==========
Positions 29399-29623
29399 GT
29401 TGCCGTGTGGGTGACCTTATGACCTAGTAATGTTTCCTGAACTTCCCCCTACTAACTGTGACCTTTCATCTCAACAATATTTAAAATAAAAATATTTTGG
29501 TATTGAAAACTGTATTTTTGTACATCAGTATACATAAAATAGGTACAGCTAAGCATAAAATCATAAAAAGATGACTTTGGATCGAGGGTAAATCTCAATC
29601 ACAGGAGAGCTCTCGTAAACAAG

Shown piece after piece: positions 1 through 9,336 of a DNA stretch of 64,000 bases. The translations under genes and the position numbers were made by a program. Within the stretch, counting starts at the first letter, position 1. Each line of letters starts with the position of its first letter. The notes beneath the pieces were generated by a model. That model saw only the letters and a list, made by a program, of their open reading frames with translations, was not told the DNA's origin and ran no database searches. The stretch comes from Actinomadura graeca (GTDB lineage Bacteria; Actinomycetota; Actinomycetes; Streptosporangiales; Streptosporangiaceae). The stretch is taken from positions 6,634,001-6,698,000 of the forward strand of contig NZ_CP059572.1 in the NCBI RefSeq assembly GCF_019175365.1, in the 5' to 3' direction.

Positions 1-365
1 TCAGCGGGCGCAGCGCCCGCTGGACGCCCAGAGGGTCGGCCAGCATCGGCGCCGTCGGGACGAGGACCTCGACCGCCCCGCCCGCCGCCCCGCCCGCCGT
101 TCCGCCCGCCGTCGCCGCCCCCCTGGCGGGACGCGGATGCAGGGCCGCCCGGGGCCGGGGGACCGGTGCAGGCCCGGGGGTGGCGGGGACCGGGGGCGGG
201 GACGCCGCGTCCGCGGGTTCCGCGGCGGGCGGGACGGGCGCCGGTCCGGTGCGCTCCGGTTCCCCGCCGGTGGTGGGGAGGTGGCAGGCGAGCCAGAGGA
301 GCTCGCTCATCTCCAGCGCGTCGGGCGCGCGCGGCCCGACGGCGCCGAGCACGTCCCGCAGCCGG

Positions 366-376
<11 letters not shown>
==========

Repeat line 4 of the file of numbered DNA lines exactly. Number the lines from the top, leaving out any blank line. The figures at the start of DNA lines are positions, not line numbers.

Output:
29501 TATTGAAAACTGTATTTTTGTACATCAGTATACATAAAATAGGTACAGCTAAGCATAAAATCATAAAAAGATGACTTTGGATCGAGGGTAAATCTCAATC